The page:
Born in the last years of James III's reign, Sir David Lyndsay (c.1486-1555) served under James IV, James V, and Mary. As a writer, Lyndsay is best known today for his play, "Ane Satyre of The Thrie Estaitis", a biting and comic commentary on Church and State that is still regularly performed today. But it was Lyndsay's other works, of which this volume offers an accessible selection, that made him the best known Scottish poet of the time. In the late sixteenth, seventeenth and eighteenth centuries, a literate household in Scotland was likely to own two books: the "Bible" and the poems of Sir David Lyndsay. Today, while a performance of "Ane Satyre of the Thrie Estaitis" can still draw the crowds, very little is known about the rest of Lyndsay's work. This new volume from ASLS is designed to introduce some of Lyndsay's best poems to a new audience. Lyndsay's greatest strength is his range and diversity, from comic verse to political satire to spiritual reflection. These are the features that made Lyndsay a popular writer in his own time; explored again, he might well regain that status in ours.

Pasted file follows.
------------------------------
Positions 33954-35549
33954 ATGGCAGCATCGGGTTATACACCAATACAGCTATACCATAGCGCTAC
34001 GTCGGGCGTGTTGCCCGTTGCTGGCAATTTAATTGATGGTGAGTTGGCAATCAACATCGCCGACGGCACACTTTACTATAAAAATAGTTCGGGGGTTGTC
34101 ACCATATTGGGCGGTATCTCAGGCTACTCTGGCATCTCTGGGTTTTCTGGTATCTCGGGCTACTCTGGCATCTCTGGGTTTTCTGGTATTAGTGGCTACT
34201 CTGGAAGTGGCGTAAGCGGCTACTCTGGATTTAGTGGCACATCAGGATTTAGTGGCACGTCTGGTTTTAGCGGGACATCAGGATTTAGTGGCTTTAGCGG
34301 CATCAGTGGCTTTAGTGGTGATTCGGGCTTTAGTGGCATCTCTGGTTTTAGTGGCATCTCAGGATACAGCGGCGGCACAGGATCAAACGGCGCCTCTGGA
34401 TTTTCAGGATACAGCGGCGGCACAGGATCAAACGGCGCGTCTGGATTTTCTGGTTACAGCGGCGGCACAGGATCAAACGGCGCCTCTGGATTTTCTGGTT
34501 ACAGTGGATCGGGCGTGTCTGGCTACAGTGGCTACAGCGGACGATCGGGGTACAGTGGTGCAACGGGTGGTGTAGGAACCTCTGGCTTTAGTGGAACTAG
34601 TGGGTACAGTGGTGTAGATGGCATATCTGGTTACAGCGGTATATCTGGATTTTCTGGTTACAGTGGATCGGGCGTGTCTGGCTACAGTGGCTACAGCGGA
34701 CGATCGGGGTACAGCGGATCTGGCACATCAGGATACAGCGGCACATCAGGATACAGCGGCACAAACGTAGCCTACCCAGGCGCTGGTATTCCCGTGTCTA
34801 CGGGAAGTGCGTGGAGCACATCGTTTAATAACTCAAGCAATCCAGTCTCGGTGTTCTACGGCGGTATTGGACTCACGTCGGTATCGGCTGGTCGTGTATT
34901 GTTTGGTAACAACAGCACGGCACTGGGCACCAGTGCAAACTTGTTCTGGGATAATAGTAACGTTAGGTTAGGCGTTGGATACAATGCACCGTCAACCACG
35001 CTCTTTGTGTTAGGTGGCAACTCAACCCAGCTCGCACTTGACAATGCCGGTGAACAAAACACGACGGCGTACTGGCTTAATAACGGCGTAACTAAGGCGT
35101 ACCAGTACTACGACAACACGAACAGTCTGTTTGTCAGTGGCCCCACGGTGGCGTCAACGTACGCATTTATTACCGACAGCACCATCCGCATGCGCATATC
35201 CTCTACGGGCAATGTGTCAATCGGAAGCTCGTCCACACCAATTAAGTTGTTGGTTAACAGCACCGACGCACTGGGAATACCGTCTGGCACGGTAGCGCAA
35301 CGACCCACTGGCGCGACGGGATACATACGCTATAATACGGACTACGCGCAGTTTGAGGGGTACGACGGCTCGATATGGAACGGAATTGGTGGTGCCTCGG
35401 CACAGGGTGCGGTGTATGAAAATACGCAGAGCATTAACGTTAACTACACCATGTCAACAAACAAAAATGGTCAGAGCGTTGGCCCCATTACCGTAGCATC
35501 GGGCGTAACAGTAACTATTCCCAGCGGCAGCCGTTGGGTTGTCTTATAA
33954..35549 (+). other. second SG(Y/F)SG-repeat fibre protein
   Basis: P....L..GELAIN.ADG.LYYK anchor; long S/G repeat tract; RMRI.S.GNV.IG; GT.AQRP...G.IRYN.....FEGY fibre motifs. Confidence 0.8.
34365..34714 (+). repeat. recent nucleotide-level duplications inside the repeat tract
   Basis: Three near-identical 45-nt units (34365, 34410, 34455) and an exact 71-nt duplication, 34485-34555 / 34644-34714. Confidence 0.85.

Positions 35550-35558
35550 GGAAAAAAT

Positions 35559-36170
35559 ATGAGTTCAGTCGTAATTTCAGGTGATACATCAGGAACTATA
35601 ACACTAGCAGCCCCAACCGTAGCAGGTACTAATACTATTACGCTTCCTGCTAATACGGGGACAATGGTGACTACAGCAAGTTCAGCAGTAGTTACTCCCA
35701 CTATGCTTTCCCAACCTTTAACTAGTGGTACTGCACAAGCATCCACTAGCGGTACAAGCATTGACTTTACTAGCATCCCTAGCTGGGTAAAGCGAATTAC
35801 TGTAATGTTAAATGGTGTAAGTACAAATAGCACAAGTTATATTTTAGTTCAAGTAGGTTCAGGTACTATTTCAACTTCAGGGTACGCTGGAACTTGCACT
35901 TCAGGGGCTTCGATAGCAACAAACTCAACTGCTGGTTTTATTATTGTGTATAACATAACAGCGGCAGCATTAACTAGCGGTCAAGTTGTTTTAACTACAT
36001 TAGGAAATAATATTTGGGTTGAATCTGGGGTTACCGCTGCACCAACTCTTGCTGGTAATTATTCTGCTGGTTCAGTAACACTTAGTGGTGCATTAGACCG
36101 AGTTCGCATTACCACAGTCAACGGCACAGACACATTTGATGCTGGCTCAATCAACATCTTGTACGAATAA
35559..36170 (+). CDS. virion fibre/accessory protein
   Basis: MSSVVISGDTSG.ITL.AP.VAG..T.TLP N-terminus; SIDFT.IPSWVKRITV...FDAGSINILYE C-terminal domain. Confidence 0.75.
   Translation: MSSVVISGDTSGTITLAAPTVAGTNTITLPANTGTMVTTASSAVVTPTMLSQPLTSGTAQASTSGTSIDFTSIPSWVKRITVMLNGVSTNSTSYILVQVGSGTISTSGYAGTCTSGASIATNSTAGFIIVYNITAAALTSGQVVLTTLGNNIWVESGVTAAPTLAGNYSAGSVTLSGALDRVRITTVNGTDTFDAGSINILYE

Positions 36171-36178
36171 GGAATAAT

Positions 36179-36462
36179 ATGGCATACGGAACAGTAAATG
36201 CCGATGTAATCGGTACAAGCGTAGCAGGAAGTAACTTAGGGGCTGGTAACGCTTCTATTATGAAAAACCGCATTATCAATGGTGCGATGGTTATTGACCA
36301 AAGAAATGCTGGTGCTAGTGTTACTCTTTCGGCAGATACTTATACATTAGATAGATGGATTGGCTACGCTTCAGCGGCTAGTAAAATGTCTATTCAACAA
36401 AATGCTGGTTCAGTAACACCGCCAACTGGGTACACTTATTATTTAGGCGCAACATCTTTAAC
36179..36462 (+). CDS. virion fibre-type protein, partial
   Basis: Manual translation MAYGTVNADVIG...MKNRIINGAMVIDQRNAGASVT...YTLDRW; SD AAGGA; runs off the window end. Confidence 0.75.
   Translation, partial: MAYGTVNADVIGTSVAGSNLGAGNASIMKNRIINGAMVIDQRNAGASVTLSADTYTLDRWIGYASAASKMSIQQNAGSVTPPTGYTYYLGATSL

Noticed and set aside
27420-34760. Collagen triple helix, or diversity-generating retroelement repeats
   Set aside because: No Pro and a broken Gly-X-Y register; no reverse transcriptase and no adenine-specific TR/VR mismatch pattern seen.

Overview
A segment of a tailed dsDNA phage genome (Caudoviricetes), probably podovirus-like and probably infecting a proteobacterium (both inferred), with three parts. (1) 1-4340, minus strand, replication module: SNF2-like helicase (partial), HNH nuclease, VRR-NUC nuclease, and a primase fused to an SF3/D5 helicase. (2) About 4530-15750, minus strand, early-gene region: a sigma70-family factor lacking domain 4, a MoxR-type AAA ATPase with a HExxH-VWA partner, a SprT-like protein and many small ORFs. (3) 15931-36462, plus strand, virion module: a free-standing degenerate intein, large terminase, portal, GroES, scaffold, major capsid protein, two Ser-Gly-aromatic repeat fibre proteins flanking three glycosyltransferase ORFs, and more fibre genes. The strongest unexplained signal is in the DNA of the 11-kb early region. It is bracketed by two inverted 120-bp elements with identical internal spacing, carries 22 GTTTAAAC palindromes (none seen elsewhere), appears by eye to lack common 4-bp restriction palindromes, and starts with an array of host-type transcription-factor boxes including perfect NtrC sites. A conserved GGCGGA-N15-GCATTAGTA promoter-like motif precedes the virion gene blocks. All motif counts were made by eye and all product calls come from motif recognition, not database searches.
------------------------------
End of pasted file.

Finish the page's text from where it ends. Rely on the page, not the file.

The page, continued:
Dr Williams has planned the selected poems to introduce these works both to new readers, for whom there are on-the-page annotations and references, and to specialists, who will wish to work with freshly-established texts. The explanatory notes illustrate the richness of Lyndsay's language and those contemporary references now less known. An Introduction provides biographical information and discusses important features of Lyndsay's poetry, and a full Bibliography offers further support for scholars.